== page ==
Kelson

Kelson comes from an English surname, made up of Old Norse personal name Kel, a diminutive of Ketill meaning “kettle, cauldron; helmet” combined with the patronymic son meaning “son of Kel” or “son of Ketill”. Ketill derives from Proto-Germanic *katilaz, of uncertain origin, though it may be derived from Latin catillus (small bowl) via a PIE root word. Kelson is also…

Davis

Davis comes from an English surname, a patronymic name derived from the given name David, meaning “beloved” from Hebrew. Origin: Hebrew  

Nyx, Nix

Nyx is the name of the primordial goddess of the night in Greek mythology, the wife of Erebos (the god of darkness) and mother of their numerous children, including Aether and Hemera, and the Moirai (the three Fates). Nyx is also a homonym for Nix, a word derived from German nix meaning “nothing” and used as a…

Greyston

Greyston comes from an English surname, a variant spelling of Grayston meaning “gray stone” made up of Old English elements grǣġ (grey) and stān (stone). It’s also possible that the first element is derived from Middle English greyve meaning “steward” combined with the patronymic suffix -son, with would make it a variant of Grayson. Origin: Proto-Indo-European Variants: Greystone (English) Grayston (English) Graystone (English)  

Bethel

Bethel is the name of a town in the Old Testament, meaning “house of God” made up from Hebrew beth (house) and el (God), both of which derive from a Proto-Semitic origin. Bethel is also a Welsh surname, an anglicized form of ab Ithel meaning “son of Ithael”, Ithael coming from Old Welsh Iudhail meaning “bountiful lord”. Origin: Hebrew, Proto-Indo-European    

Ellis

Ellis comes from an English patronymic surname, a medieval English form of Elijah, a Hebrew male name meaning “my God is Yahweh”. As a Welsh surname, it’s the anglicized form of Welsh Elisedd meaning “kind, benevolent”. Origin: Hebrew, Proto-Indo-European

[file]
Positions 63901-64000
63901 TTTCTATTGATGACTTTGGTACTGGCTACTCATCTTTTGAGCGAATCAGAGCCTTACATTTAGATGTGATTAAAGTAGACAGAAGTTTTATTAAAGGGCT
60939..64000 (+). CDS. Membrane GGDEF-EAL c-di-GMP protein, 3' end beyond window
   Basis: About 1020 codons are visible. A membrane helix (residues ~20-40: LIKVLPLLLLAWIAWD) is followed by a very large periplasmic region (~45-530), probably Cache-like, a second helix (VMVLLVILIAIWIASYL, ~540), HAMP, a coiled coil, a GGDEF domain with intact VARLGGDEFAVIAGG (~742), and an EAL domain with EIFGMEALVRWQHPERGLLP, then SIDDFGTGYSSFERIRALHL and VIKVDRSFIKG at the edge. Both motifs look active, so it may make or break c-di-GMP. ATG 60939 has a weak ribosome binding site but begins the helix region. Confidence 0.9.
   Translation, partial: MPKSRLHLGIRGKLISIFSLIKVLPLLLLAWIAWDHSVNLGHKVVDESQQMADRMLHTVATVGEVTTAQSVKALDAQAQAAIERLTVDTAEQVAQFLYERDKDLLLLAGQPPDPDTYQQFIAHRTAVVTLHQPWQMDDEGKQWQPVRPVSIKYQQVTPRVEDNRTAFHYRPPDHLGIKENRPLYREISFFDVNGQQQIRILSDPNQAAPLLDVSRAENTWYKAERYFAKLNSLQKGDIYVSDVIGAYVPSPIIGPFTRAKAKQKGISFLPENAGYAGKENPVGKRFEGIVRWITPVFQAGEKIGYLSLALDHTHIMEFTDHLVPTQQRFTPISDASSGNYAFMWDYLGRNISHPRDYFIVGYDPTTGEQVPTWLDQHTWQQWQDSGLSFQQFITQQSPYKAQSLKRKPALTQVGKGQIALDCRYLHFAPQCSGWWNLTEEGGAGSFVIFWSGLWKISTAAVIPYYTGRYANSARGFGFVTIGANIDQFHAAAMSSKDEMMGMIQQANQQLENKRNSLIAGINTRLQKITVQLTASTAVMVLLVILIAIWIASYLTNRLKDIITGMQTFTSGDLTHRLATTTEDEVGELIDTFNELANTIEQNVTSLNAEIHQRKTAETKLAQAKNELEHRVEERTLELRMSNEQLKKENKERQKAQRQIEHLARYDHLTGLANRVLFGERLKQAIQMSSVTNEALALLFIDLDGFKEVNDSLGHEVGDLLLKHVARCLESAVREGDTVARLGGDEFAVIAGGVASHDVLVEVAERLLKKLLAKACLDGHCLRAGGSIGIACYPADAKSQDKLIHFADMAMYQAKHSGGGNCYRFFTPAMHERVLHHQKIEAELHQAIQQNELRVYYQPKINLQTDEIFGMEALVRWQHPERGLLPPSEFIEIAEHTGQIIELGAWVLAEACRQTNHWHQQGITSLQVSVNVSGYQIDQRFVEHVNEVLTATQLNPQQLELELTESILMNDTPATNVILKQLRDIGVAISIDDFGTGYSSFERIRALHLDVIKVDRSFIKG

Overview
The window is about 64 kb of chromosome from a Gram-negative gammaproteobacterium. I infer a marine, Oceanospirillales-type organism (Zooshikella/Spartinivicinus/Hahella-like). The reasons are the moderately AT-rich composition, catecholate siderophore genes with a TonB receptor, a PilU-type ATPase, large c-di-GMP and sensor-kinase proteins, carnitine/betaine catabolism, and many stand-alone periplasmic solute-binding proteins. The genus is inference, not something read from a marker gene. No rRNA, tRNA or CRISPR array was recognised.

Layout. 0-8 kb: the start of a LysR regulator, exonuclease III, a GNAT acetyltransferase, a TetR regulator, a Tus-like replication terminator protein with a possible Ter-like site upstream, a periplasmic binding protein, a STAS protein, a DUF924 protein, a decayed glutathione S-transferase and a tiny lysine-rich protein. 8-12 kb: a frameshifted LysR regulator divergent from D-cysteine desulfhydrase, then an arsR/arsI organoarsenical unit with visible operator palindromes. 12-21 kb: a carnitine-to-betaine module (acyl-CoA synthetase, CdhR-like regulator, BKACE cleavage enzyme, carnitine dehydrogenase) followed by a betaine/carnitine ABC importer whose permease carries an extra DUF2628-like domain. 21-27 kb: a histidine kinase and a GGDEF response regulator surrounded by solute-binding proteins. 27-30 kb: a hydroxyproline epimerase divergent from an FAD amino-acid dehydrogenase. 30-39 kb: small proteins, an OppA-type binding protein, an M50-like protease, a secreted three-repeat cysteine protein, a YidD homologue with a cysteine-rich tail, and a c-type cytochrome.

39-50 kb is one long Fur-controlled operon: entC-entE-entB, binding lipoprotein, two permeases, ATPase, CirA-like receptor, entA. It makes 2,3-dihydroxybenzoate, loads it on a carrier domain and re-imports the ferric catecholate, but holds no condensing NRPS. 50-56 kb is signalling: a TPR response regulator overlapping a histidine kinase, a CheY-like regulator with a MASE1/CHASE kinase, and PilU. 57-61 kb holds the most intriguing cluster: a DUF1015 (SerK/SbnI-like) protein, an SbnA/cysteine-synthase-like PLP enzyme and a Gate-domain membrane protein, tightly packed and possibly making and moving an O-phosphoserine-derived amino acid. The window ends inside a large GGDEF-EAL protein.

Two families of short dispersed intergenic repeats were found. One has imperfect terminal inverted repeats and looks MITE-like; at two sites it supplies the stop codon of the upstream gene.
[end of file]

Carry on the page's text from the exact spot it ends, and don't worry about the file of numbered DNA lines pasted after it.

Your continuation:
Maddox

Maddox comes from a Welsh surname, a patronymic name meaning “son of Madoc”, Madoc being a Welsh male name of uncertain meaning. It could possibly be derived from Welsh mad meaning “fortunate, lucky; good” via Proto-Brythonic *mad (good) from Proto-Celtic *matis which ultimately derives from a PIE root word. According to Welsh folklore, there was a Welsh prince (Madog ab Owain Gwynedd) who apparently set…

Hansen

Hansen comes from a Scandinavian surname, a patronymic name meaning “son of Hans”, Hans being the short form of Johannes, the Scandinavian form of John meaning “Yahweh is gracious”. Origin: Hebrew, Proto-Indo-European Variants: Hanson (English) Hanssen (Danish, Norwegian, German) Hansson (Swedish)    

Jameson

Jameson comes from an English surname, a patronymic name meaning “son of James”, James being the English form of Late Latin Iacomus via Greek Iakobos, which comes from the Hebrew name Ya’aqov (English form Jacob) meaning “holder of the heel” or “supplanter”. Nicknames: James, Jamie/Jaime Origin: Hebrew, Proto-Indo-European Variants: Jamison (English)  

Judson

Judson comes from an English surname, a patronymic name meaning “son of Judd”, Judd being the Medieval English form of Jordan, the name of a country in the Middle East named after the river that runs between it and Israel. The name comes from Hebrew yarden meaning “to go down, descend” or “flow down”. It was a popular name in the…